The current state of geo-spatial research and development in Pakistan requires a speedy process, which will enable it to defend itself against the offensive actions of India in the region.


 

Noor-Ul-Huda Atif is a Research Officer at the International Institute for Global Strategic Analysis, Pakistan. She holds a bachelor’s degree in Electronics and a master’s degree in Peace and Conflict Studies from NUST, Pakistan. Her main research interests are around Space Militarization, Space Security and Emergent Alternative Technologies in Global Security Architecture. The views contained in this article are the author’s alone.

 

[1] Alvin M. Saperstein, “Weaponization” vs. “Militarization” of Space, APS Physics & Society Newsletter, vol. 31, issue 3.

[2] Vinod Anand, “Integrated Defence Staff,” SP’s Military Year Book 2008-2009, SP Guide Publication (New Dehli).

[3] Idem.

[4] Mian Zahid and Raja Qaiser, “Space Programs of India and Pakistan: Military and Strategic Installations in Outer Space and Precarious Regional Strategic Stability” (2019), Space Policy 47: 63–75.

[5] ANI, “India deploys first S-400 air defence system in Punjab sector, to take care of aerial threats from China, Pakistan,” The Economic Times, India Times, December 21, 2021, last accessed on January 19, 2021, https://economictimes.indiatimes.com//news/defence/india-deploys-first-s-400-air-defence-system-in-punjab-sector-to-take-care-of-aerial-threats-from-both-china-pakistan/articleshow/88397852.cms?utm_source=contentofinterest&utm_medium=text&utm_campaign=cppst”.

[6] Helene Cooper, “Trump signs order to begin creation of space force,” The New York Times, February 19, 2019, https://www.nytimes.com/2019/02/19/us/politics/trump-space-force.html.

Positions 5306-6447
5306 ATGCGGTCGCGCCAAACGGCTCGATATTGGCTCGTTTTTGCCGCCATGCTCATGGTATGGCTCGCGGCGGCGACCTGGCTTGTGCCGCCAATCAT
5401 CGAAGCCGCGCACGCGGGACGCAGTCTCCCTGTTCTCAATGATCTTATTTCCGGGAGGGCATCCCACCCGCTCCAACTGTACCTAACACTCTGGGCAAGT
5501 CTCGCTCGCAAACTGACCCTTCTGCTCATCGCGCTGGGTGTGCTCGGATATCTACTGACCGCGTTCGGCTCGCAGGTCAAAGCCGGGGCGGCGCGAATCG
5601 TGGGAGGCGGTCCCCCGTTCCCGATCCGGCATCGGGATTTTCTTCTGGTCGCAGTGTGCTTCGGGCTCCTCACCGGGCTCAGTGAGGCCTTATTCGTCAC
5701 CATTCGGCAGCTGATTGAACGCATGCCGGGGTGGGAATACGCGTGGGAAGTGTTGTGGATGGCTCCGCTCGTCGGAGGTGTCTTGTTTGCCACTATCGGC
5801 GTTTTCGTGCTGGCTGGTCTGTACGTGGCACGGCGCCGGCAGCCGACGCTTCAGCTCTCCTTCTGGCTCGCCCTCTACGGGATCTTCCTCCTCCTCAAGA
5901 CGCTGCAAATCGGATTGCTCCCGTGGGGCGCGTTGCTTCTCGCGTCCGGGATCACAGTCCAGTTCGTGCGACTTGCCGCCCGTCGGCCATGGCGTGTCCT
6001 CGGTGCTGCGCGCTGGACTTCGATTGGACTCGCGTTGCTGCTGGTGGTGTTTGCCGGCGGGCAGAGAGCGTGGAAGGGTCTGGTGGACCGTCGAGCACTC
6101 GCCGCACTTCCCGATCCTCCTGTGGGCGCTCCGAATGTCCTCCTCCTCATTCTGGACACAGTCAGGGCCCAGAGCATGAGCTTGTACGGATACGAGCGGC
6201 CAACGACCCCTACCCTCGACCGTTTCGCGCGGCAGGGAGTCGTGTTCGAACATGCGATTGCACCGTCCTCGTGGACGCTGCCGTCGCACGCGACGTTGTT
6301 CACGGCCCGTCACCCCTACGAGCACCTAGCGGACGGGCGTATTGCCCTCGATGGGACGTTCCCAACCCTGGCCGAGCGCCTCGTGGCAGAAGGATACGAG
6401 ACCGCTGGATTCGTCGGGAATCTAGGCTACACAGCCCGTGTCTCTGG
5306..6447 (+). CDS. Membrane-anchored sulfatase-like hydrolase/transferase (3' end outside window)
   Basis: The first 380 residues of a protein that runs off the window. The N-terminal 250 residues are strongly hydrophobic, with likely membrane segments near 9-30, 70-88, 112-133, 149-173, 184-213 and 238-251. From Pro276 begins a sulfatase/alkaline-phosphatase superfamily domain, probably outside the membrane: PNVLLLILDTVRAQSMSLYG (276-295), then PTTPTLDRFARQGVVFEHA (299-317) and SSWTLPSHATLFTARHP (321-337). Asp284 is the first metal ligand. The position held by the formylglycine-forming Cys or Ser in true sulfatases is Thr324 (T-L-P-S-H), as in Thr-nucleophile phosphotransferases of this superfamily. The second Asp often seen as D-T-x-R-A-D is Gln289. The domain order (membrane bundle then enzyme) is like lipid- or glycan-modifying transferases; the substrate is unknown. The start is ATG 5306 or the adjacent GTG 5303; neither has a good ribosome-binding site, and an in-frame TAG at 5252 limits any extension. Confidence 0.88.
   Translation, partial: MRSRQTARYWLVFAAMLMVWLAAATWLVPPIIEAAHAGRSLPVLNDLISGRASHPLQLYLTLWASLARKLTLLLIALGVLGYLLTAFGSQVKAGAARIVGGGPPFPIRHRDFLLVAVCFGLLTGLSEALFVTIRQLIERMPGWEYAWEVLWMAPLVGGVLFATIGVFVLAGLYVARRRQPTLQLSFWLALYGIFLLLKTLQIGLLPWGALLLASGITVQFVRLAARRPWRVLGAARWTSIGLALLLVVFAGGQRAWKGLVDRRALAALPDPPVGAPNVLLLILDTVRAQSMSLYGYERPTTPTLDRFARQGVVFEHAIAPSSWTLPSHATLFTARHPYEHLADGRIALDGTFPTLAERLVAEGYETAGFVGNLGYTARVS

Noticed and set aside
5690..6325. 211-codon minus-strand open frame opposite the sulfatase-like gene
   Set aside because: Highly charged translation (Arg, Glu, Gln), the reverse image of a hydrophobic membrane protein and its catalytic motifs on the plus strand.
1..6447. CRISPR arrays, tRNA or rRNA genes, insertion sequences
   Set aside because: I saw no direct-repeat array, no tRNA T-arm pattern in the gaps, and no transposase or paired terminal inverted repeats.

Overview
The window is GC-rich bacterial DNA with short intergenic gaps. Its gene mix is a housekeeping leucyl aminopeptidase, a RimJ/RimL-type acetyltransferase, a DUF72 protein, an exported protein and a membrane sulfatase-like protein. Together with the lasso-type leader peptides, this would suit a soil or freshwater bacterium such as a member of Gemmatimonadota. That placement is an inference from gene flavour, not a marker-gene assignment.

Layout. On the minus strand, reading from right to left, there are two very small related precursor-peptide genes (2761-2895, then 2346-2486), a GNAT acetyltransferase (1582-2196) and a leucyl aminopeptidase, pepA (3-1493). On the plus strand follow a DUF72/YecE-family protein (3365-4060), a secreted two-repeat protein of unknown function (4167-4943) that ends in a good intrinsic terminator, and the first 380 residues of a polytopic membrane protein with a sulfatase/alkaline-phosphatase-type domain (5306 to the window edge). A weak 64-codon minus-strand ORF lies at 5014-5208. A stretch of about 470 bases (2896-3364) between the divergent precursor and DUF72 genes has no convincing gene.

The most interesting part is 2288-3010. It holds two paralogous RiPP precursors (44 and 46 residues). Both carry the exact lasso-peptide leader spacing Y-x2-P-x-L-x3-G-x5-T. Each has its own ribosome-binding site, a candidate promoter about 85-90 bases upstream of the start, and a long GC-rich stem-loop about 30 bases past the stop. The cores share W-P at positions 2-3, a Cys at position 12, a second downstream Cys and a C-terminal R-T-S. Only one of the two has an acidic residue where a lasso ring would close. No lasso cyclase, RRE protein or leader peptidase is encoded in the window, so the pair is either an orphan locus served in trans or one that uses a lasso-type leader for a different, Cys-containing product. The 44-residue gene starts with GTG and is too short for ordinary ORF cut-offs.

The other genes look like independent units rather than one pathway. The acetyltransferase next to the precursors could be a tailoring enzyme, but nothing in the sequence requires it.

[7] Manoj Sharma, ”India holds first ever simulated space warfare exercise in July to counter China’s influence: report,” Business Today, June 8, 2019, https://www.businesstoday.in/current/policy/india-to-hold-first-ever-simulated-space-warfare-exercise-in-july-to-counter-china-influence/story/354412.html, accessed June 15 2019;

[8] Mian Zahid and Raja Qaiser, “Space Programs of India and Pakistan: Military and Strategic Installations in Outer Space and Precarious Regional Strategic Stability” (2019), Space Policy 47: 63–75.

[9] Todd Harrison, Kaitlyn Johnson and Makena Young, Defence Against the Dark Arts in Space, Center for Strategic and International Studies (CSIS), Washington DC, 2021.

[10] Rajeswari Pillai Rajagopalan, “India's changing policy on space militarization: impact of China's ASAT test,” India Rev. 10 (No. 4) (2011), 354-378, http://www.isro.gov.in/launchers/lvm3.

[11] Rajat Pandit, “India to hold first simulated space warfare exercise next month,” Times of India, 8 June 2019, last accessed July 16, 2019, https://timesofindia.indiatimes.com/india/india-to-hold-first-simulated-space-warfare-exercise-next-month/articleshow/69697289.cms.

[12] “Indian aircraft violates LOC, scramble back after PAF’s timely response: ISPR,” Dawn News, last accessed January 21, 2022, https://www.dawn.com/news/1466038.